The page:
Delayed postcontrast head CT obtained with CT angiography showing suggestion of a filling defect (arrows) in the region of the left sphenoparietal sinus (a), T1 with contrast (b), T2 flair (c), GRE (d), FSPGR BRAVO (e), and DWI (f) MRI sequences demonstrating findings of FLAIR hyperintensity, diffusion restriction, susceptibility blooming, and mild enhancement in the region of the left frontal-temporal operculum and insula indicative of venous infarct.
The patient continued to receive levetiracetam 1500 mg BID initiated at the outside hospital emergency department and began apixaban 5 mg BID with a recommendation to continue this medication lifelong. The patient was followed clinically, and no posttreatment imaging studies were performed. Following a 3-day hospital stay, the patient reported a significant reduction in headache severity and was discharged home.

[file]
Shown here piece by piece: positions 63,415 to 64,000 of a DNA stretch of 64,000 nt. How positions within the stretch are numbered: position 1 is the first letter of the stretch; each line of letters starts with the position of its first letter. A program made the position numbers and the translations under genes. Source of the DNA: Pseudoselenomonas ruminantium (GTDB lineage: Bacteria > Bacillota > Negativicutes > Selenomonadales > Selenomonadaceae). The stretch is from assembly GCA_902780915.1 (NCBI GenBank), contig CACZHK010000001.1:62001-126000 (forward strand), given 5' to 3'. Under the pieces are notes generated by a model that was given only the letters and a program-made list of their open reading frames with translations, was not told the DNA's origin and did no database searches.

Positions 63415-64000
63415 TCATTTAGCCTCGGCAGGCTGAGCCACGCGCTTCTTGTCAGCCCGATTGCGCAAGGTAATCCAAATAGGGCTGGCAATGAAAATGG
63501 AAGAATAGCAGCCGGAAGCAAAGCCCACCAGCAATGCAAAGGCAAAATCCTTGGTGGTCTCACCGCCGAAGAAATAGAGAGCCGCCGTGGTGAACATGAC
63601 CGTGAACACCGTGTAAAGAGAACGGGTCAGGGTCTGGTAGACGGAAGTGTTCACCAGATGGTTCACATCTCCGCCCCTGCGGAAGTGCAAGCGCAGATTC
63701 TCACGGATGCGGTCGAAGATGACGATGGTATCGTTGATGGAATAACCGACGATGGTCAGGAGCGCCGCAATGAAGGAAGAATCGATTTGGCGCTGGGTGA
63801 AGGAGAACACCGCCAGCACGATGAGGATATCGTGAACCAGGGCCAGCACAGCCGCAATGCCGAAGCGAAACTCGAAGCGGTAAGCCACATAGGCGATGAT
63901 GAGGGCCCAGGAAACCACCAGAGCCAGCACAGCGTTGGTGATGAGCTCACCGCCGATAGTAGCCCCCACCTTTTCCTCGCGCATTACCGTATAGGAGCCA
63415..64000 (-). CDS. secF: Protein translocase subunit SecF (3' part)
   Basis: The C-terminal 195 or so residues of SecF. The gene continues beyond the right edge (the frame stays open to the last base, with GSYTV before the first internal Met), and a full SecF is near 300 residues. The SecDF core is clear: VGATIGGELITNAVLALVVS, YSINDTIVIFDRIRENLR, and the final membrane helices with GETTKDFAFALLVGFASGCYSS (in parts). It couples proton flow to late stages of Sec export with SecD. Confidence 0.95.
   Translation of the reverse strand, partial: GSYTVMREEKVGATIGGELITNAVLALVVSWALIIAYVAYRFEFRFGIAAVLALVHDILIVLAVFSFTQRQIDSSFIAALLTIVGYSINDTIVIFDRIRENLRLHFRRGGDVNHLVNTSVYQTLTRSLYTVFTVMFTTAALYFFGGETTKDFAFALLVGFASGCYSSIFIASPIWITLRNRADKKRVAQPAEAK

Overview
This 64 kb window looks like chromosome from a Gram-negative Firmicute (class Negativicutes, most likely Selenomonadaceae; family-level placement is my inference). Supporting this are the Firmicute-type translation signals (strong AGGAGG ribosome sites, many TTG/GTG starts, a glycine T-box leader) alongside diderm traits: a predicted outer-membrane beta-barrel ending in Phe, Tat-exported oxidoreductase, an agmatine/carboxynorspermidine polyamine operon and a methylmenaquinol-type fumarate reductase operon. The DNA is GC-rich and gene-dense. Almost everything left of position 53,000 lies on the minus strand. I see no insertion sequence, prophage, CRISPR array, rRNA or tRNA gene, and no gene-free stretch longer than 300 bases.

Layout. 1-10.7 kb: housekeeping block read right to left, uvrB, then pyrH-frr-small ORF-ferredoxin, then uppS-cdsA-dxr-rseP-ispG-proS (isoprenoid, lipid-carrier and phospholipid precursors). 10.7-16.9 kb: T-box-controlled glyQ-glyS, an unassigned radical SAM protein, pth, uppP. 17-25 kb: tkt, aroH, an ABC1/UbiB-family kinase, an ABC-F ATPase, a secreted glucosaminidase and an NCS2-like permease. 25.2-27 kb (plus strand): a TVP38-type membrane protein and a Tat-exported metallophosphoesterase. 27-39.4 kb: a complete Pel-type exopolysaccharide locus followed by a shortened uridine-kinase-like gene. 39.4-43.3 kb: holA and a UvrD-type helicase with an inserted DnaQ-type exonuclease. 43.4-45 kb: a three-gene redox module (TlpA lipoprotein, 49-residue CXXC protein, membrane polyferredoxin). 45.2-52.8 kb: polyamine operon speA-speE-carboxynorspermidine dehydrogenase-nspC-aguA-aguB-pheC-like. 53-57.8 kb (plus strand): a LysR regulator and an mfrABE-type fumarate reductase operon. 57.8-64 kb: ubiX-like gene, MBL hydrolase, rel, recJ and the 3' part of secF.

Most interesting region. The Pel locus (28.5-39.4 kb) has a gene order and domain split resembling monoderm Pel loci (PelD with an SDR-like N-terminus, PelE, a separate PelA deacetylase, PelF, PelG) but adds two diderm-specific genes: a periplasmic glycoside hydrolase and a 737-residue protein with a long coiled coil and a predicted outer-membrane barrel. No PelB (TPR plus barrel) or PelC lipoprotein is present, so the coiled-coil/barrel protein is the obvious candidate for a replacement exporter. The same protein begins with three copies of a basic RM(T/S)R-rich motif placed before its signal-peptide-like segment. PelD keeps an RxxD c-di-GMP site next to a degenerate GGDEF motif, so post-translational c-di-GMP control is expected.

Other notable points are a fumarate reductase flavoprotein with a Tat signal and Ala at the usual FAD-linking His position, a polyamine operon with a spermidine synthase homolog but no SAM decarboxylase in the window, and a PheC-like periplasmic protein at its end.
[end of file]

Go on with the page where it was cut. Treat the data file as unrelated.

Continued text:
While the presentation of CVT is highly variable, it commonly produces one of the following clinical syndromes: (1) intracranial hypertension (headache, papilledema, and visual disturbance), (2) focal neurologic syndrome (focal deficits and seizures), or (3) encephalopathy.[
The anatomy of the sphenoparietal sinus, first identified by Breschet in 1829, has received limited attention from the medical literature.[
Our review of the English language literature for reports of sphenoparietal sinus thrombosis identified only one previously published case. In 2018, Di Caprera et al. reported a case of sphenoparietal sinus thrombosis found in a 38-year-old Italian woman with no identifiable risk factors.[
Low-molecular-weight heparin followed by warfarin administration remains the standard of care for CVT,[
We have described an uncommon case of CVT of the sphenoparietal sinus successfully managed with DOAC administration. While rare, one should consider the diagnosis of sphenoparietal sinus thrombosis in patients presenting with signs and symptoms of CVT and the characteristic imaging findings reported herein.